Law of Demeter in Java – Principle of Least Knowledge
According to the law of Demeter, classes should know about and interact with a few other classes as possible. It is used to loosen the coupling by limiting class interaction with other classes to provide stability as tighter coupling makes the program difficult to maintain. So when we limit classes to communicate with each other we can enforce the principle of the least knowledge. Local objects are passed in parameter, instantiated within a method, or should be an instance variable. In the law of Demeter a method should not invoke methods of any object that is not local.
We are trying to prevent something like A.getObjectB().getObjectC().display() this sort of statement is a violation of Law of Demeter.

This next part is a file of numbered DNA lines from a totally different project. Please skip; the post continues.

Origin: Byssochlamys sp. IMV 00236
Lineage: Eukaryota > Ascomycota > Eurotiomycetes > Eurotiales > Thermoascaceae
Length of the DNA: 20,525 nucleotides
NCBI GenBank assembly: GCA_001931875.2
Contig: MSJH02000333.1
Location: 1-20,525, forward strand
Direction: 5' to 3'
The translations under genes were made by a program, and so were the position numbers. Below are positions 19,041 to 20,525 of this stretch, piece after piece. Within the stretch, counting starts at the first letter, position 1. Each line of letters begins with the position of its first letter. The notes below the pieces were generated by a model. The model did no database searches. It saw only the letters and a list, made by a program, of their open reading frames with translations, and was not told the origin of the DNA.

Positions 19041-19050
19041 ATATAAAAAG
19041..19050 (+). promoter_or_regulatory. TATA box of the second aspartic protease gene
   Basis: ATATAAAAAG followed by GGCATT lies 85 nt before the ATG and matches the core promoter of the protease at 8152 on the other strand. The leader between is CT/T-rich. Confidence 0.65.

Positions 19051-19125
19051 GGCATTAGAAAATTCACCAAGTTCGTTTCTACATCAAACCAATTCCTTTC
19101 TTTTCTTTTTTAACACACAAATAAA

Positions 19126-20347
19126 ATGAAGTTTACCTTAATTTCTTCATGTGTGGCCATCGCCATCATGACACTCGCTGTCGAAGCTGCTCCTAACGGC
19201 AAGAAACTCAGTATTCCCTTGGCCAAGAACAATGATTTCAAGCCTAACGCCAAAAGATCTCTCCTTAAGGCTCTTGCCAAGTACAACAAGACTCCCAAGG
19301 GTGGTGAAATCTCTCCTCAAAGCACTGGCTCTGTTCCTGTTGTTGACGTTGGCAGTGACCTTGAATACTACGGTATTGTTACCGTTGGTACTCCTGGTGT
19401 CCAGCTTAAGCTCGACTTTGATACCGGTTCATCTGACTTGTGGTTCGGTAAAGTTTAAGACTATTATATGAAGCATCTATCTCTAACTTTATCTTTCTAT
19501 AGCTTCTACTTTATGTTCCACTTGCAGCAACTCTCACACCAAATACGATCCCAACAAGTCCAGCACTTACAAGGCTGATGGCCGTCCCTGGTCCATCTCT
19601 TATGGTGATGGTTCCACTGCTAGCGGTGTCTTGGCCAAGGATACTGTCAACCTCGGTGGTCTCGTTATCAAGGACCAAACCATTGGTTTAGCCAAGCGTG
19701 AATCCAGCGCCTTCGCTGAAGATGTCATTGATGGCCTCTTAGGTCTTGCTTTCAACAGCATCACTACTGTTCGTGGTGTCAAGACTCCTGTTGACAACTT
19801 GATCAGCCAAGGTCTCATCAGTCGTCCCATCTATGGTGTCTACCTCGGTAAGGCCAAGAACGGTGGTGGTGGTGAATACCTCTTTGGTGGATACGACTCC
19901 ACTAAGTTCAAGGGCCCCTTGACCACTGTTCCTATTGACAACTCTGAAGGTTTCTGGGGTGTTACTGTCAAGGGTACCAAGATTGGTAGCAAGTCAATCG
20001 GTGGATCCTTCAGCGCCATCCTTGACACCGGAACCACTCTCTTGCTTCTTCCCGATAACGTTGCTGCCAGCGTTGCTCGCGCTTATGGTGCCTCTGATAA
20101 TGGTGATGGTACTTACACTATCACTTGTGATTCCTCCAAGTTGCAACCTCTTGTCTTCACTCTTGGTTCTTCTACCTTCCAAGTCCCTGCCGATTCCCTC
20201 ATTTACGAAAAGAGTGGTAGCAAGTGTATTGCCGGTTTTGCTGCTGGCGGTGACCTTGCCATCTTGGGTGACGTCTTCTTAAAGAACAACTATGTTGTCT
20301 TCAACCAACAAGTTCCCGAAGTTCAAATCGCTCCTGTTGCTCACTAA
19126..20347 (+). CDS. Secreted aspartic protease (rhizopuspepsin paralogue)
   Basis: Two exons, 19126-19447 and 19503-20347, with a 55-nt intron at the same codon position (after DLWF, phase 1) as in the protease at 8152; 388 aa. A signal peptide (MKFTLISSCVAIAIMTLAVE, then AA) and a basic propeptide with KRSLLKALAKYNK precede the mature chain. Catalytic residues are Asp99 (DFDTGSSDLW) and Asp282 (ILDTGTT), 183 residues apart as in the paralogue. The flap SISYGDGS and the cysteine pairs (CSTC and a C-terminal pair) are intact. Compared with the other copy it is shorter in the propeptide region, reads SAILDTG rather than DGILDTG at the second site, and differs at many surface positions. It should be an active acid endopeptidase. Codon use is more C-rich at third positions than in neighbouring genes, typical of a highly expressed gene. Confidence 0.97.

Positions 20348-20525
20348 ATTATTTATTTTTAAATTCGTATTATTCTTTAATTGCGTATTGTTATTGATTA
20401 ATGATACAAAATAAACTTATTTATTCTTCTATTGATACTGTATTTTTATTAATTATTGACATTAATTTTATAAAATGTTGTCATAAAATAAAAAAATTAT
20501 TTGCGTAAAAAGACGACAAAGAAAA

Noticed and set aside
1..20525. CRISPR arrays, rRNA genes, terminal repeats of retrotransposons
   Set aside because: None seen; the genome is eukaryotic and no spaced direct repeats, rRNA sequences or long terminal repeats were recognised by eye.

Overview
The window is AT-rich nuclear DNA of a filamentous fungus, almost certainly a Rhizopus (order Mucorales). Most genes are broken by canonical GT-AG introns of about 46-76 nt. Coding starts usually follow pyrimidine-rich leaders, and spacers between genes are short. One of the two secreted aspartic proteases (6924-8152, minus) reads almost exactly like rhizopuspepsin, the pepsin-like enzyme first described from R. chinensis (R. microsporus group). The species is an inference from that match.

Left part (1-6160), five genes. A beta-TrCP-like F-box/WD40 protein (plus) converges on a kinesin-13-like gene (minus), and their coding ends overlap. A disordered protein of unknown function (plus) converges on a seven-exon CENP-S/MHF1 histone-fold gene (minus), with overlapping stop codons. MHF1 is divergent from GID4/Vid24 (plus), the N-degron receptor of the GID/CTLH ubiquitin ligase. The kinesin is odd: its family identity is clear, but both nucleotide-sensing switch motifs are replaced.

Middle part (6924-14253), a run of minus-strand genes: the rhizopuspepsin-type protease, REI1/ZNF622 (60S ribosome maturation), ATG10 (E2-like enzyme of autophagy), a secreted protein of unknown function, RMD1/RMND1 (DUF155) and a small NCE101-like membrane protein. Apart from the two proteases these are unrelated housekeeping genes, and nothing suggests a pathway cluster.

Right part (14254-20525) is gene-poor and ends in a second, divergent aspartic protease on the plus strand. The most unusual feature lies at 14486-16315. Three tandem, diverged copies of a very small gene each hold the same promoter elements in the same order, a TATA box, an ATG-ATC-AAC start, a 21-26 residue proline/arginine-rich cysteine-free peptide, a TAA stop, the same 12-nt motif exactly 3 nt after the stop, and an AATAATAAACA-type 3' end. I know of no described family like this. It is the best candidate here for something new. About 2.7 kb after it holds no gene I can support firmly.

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Methods: Rules of Law of Demeter
There are primarily 4 principles of the least knowledge in java as follows:
- Method M of an object O can invoke the method of O itself
- Method M can call methods of any parameter P
- Method M can call objects created within M
- Method M in object O can invoke methods of any type of object that is a direct component of O
Now let us figure out them with implementation to get a better understanding
Method 1: Method M of an object O can invoke the method of O itself.
Method encapsulated within a class can call other methods that are encapsulated in the same class.
hello from M() I am anotherMethod() of same class
Method 2: Method M can call methods of any parameter P
Method M can use methods of object P if it is passed as an argument as object P will be local to the Method M.
Hello Dog Bark(_-_)
Method 3: Method M can call objects created within M
If method M makes an object then it can use that object as the object is considered local to method M.
Method 4: Method M in object O can invoke methods of any type of object that is a direct component of O
Method of a class can call methods of another class which are its instance variable.
Hello Dog! Barks!